A 2018 Niskayuna High School graduate and current Siena College junior is urging students to get vaccinated so the college can begin rolling back COVID regulations regarding gatherings of students on campus.
Nathaniel Kim said he misses seeing his friends and feeling safe hanging out with them.
“There’s really not much you can do with your friends, so if we do get everyone vaccinated we’ll definitely have a nicer time that we can just have hanging out with our friends as opposed to just being completely in our rooms or doing things outside,” he said. “Also just like not worrying about getting sick too.”
Kim, a pre-med student, sits on the Student Senate COVID safety and vaccine committee. He along with his co-chair Annamaria Walden are working on educating students about the safety of the vaccine.
They sent out a survey to get an idea about why students were hesitant about getting the vaccine. Most recently they held a town hall where students could raise concerns and have their questions addressed by a medical doctor. There are plans to hold another event in a few weeks regarding new information on the vaccines, Kim said.
“Just trying to ease some fears of some students, but also get students to be able to tell their friends to get vaccinated, so we can hopefully have everyone vaccinated and have a safer community campus,” he said.
The college’s goal is to reach herd immunity–or 70% of the student population being vaccinated. Once the 70% mark is hit the college will make operation changes, said Lisa Witkowski, the associate director of communications for the college. Those changes include:
Students won’t be required to wear masks outside, when social distancing is in place
Up to three guests will be allowed in residence halls and five in townhouses
Up to 50 people can gather outside
All clubs can resume with safety protocols
Those who have been vaccinated will automatically default to “green” status for their daily health screen app, noting they aren’t feeling symptoms
Kim said students who have been vaccinated will upload a picture of their vaccine card to a secure health portal set up by the school.
As of Wednesday afternoon, Witkowski said 1,222 of the 2,611 on-campus students have been vaccinated, putting them just over 600 students shy of reaching their goal.
SUNY Schenectady County Community College is waiting for direction from SUNY Chancellor Jim Malatras and the county department of health, said college President Steady Moono Tuesday.
He said they anticipate guidance in the next couple of weeks.
“We are sitting tight in terms of what that guidance is, but at the same we are doing everything we can to push for that,” Moono said.
However, Moono said the college is aiming for upwards of 80% of its student population being vaccinated. He said the student government association has been running a campaign using student and faculty testimonials about getting the shot to encourage others to do so.
“The end goal that we want is we miss you, we want to be together again,” he said. “The way we are going to get back together is by getting vaccinated.”
It is great that the college is a point of distribution for the vaccine because it makes it easier for students to get it, Moono said.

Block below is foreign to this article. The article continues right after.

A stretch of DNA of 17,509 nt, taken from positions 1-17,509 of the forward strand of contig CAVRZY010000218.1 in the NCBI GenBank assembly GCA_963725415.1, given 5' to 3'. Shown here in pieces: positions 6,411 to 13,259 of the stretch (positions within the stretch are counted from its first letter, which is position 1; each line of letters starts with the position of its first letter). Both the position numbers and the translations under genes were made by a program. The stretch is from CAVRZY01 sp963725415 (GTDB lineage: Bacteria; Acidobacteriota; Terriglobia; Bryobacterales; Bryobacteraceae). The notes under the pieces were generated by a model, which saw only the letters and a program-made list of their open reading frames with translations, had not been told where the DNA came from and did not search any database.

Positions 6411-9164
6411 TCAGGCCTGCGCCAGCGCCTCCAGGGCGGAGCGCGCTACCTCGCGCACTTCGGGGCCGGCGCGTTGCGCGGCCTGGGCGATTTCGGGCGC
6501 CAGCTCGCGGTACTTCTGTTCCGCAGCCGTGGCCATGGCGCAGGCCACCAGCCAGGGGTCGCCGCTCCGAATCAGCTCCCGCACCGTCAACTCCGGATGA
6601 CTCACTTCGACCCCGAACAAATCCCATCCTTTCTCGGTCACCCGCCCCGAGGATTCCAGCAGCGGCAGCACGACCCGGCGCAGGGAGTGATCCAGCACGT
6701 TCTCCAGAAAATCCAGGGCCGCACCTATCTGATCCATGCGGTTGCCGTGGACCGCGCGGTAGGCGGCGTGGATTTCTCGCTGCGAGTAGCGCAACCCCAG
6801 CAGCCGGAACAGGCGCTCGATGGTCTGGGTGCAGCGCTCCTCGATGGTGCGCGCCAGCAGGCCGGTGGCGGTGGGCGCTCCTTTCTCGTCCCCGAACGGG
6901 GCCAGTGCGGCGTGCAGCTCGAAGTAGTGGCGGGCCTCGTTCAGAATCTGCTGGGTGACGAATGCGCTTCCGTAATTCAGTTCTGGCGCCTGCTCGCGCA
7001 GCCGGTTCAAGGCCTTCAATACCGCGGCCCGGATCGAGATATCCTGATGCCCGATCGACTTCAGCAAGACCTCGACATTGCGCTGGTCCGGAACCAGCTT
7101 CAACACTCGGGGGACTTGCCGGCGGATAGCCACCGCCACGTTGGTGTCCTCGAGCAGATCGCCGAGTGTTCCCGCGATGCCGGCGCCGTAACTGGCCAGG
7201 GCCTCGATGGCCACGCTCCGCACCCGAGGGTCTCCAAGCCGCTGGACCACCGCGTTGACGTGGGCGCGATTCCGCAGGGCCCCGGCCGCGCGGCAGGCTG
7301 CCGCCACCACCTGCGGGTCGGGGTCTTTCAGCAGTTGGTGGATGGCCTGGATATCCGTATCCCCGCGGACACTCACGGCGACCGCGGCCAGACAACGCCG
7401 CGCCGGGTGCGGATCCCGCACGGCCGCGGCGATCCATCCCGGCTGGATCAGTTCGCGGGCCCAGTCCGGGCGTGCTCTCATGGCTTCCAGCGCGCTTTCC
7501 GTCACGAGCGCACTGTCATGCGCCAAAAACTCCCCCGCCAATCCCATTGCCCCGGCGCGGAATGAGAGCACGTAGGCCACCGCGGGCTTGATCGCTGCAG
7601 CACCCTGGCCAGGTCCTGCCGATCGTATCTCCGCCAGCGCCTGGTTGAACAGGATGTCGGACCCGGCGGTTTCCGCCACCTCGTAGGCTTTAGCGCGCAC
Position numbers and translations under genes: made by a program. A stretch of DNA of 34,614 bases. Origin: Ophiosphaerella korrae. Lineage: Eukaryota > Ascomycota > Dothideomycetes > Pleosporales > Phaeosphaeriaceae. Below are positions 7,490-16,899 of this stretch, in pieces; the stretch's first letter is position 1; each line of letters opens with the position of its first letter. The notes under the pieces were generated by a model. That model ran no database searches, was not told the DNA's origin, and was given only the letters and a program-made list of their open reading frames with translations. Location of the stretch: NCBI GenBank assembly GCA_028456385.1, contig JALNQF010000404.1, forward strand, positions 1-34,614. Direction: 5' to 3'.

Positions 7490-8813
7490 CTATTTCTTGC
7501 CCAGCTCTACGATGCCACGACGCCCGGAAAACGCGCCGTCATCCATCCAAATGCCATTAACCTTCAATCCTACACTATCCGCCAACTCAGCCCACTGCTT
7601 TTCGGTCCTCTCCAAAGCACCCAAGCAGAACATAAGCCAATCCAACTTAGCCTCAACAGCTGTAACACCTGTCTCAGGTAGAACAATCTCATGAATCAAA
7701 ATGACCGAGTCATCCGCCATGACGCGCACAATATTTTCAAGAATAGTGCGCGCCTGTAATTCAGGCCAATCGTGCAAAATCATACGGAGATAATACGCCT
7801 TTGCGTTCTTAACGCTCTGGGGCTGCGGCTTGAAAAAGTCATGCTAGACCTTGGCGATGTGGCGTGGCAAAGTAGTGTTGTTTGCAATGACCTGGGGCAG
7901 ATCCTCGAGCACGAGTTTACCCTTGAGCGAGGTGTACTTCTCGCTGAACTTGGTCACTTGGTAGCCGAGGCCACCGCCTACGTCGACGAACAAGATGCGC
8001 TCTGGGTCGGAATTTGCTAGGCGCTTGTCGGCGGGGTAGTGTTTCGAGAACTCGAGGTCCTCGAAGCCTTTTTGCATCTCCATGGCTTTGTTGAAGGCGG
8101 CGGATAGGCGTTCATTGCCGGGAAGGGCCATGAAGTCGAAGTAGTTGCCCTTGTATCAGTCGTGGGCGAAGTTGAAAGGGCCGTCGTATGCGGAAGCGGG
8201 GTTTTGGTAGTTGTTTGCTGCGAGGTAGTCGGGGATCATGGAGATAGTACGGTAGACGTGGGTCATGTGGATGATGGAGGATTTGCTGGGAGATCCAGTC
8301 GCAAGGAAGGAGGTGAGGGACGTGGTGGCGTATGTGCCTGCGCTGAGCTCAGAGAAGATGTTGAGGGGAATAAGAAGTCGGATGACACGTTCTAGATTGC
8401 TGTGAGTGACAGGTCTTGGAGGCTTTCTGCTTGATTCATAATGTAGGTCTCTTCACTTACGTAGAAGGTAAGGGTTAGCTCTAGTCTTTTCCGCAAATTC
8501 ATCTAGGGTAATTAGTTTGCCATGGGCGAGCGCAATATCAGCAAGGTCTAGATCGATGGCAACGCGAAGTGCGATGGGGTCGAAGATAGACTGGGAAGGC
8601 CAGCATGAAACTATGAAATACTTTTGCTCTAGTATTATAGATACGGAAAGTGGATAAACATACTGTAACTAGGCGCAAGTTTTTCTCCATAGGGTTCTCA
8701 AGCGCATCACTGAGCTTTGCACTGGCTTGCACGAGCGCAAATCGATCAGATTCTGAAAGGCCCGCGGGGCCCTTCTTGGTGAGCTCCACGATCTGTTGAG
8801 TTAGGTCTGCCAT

Malatras has not indicated how SUNY campuses will handle the arrival of students in the fall yet or what percentage of the student population it will ask for in terms of herd immunity. The chancellor will wait to make a decision until reviewing data and guidelines throughout the summer, said Press Secretary Holly Liapis.
However, on Wednesday Malatras said the federal government’s mandate that pharmacies provide a second dose of the Pfizer and Moderna vaccine to people who got their first shot in a different location is a huge win for college students. He said it means that students who received their first dose at their college or facility in their college town can now get their second dose at a pharmacy in their hometown during summer vacation. SUNY is proceeding to urg students to get a second dose using a “Don’t Stop with One Shot” campaign across campuses.
Union College has a third of its student population fully vaccinated so far, said Fran’cee Brown-McClure, the vice president for student affairs and the dean of students.
She said there is a health screening students fill out where they can upload their vaccination card and that the health center is also tracking who has been vaccinated.
She said any time new information has come out regarding vaccine eligibility it was sent along to students to encourage them to go get the shot. However, the college has not determined whether it will require students to get the shot before returning in the fall.
Brown-McClure also said no decision has been made yet as to how the campus will operate in the fall regarding student gatherings.
“Fall is still really far away and every day guidance is changing,” said Brown-McClure. “So the CDC (Centers for Disease Control and Prevention) just put out new guidance yesterday that wasn’t in place on Monday, so we really and truly are trying to think about the fall but are also very aware of the things that could shift and change throughout the summer.”
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